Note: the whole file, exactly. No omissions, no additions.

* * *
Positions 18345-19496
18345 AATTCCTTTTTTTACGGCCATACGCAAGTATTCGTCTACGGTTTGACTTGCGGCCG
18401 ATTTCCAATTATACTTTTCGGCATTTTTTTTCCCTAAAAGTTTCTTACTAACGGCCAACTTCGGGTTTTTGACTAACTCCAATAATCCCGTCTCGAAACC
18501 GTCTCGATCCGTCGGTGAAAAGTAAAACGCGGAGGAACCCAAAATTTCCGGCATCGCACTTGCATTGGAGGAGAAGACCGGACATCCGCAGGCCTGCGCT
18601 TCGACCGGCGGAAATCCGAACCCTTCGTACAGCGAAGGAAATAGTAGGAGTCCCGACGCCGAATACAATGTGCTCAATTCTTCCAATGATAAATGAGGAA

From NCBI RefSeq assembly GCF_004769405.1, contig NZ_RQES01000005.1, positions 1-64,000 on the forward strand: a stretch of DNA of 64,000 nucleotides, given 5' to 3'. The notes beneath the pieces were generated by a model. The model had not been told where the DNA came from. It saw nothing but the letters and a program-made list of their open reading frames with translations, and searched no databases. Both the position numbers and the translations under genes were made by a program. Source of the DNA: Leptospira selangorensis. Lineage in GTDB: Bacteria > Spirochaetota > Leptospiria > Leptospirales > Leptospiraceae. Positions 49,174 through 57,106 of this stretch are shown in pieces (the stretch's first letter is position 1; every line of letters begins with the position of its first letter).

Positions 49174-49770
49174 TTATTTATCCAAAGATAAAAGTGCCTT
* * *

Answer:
Positions 18345-19496
18345 AATTCCTTTTTTTACGGCCATACGCAAGTATTCGTCTACGGTTTGACTTGCGGCCG
18401 ATTTCCAATTATACTTTTCGGCATTTTTTTTCCCTAAAAGTTTCTTACTAACGGCCAACTTCGGGTTTTTGACTAACTCCAATAATCCCGTCTCGAAACC
18501 GTCTCGATCCGTCGGTGAAAAGTAAAACGCGGAGGAACCCAAAATTTCCGGCATCGCACTTGCATTGGAGGAGAAGACCGGACATCCGCAGGCCTGCGCT
18601 TCGACCGGCGGAAATCCGAACCCTTCGTACAGCGAAGGAAATAGTAGGAGTCCCGACGCCGAATACAATGTGCTCAATTCTTCCAATGATAAATGAGGAA

From NCBI RefSeq assembly GCF_004769405.1, contig NZ_RQES01000005.1, positions 1-64,000 on the forward strand: a stretch of DNA of 64,000 nucleotides, given 5' to 3'. The notes beneath the pieces were generated by a model. The model had not been told where the DNA came from. It saw nothing but the letters and a program-made list of their open reading frames with translations, and searched no databases. Both the position numbers and the translations under genes were made by a program. Source of the DNA: Leptospira selangorensis. Lineage in GTDB: Bacteria > Spirochaetota > Leptospiria > Leptospirales > Leptospiraceae. Positions 49,174 through 57,106 of this stretch are shown in pieces (the stretch's first letter is position 1; every line of letters begins with the position of its first letter).

Positions 49174-49770
49174 TTATTTATCCAAAGATAAAAGTGCCTT